Anmanari Brown / Pitjantjatjarra people / Australia b.c.1932 / Kungkarrakalpa Tjukurrpa (Seven Sister Dreaming) 2002 / Synthetic polymer paint on canvas / 182 x 232cm / Purchased 2002 with funds from the Estate of Betty Taylor through the Queensland Art Gallery Foundation / Collection: Queensland Art Gallery | Gallery of Modern Art / © Anmanari Brown

Anmanari Brown
Kungkarrakalpa tjukurrpa (seven sister dreaming) 2002

Not Currently on Display

Kungkarrakalpa Tjukurrpa (Seven Sister Dreaming) 2002 represents an important ancestral story of the Western Desert. In contrast to the minimalist tones of some contemporary painting from the Western Desert, Anmanari Brown revels in colour.

This vibrant painting depicts the story of the Seven Sisters — almost certainly the blue ‘U’ shapes clustered around the red rock hole at the top of the painting — who are looking for Kuniya, an ancestral carpet python. Colour and shape convey the narrative, while pattern and line indicate the tracks of the journey.

Anmanari Brown was born at Purpurna, Western Australia, in the early 1930s. As a young girl, she travelled with her family through central Australia before settling at Warburton mission, a semi-desert area between the Gibson Desert to the north-west and the Great Victoria Desert to the south-east, some 1500 kilometres by road from Perth.

In her paintings, Brown largely depicts the Kungkarrakalpa Tjukurrpa (Seven Sisters Dreaming); her connection with this dreaming comes from her mother’s family. Brown now lives and works in the Papulankutja community, which is situated at the border of Western Australia, South Australia and the Northern Territory: she is one of the most senior artists of this region.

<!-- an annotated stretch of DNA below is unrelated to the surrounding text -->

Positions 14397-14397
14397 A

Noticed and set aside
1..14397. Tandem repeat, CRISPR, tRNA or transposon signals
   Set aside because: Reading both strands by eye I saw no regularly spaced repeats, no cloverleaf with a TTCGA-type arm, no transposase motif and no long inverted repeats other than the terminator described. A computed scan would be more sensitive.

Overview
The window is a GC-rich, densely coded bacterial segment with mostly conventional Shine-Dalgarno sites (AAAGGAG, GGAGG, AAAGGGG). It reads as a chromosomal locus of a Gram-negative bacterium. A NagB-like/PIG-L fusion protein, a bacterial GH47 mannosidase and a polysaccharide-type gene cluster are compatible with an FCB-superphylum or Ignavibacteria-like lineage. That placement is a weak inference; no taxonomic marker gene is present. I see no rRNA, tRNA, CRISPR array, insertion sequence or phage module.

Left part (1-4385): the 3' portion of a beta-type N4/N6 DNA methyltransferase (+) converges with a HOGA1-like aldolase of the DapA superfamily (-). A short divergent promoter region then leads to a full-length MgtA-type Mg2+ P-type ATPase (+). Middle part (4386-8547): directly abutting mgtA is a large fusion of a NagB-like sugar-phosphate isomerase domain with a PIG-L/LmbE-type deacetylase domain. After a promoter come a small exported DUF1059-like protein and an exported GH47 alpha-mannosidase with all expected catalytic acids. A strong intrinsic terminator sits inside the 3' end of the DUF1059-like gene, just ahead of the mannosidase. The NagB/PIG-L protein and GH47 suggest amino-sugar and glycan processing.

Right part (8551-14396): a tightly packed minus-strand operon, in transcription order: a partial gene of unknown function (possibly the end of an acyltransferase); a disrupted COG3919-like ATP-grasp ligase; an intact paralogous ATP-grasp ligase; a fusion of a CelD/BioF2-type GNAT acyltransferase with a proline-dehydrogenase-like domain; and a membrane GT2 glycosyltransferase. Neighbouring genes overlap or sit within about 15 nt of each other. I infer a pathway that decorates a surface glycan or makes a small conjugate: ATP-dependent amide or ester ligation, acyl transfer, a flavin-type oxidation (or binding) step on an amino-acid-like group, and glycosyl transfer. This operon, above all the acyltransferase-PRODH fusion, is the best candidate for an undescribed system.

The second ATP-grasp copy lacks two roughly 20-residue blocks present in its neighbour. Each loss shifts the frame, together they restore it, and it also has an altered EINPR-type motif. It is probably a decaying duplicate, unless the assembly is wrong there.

Her work reflects a deep knowledge of the landscape and its mythology, as well as a proud ownership of the land.

Discussion Questions

1. This painting tells a dreaming story about the journeys of the important ancestral beings from the Western Desert region of Australia. Anmanari Brown uses distinctive shapes and bright colours to tell her story. Look closely at the painting: can you name all the colours you can see?

2. The artist has painted blue ‘U’ shapes to represent the mythical sisters in this story. Can you see the sisters gathered around a red rock hole towards the top of the painting? Why do you think the colour blue was chosen to represent the sisters?

Classroom Activities

1. Make an artwork to tell the story of a journey you often take. Use colour, line and simple shapes to show the path you follow. What colours and shapes will you choose to represent the land, the people and the objects in your story? Share the story of your artwork with the class.

2. Colour is often used by artists to depict feelings, moods and personalities. Choose a person you wish to depict in an artwork. Draw a shape to represent this person and paint the shape in a colour that reflects their personality. Add tones to your chosen colour and incorporate patterns. Display the paintings of your class by arranging them according to the colour spectrum.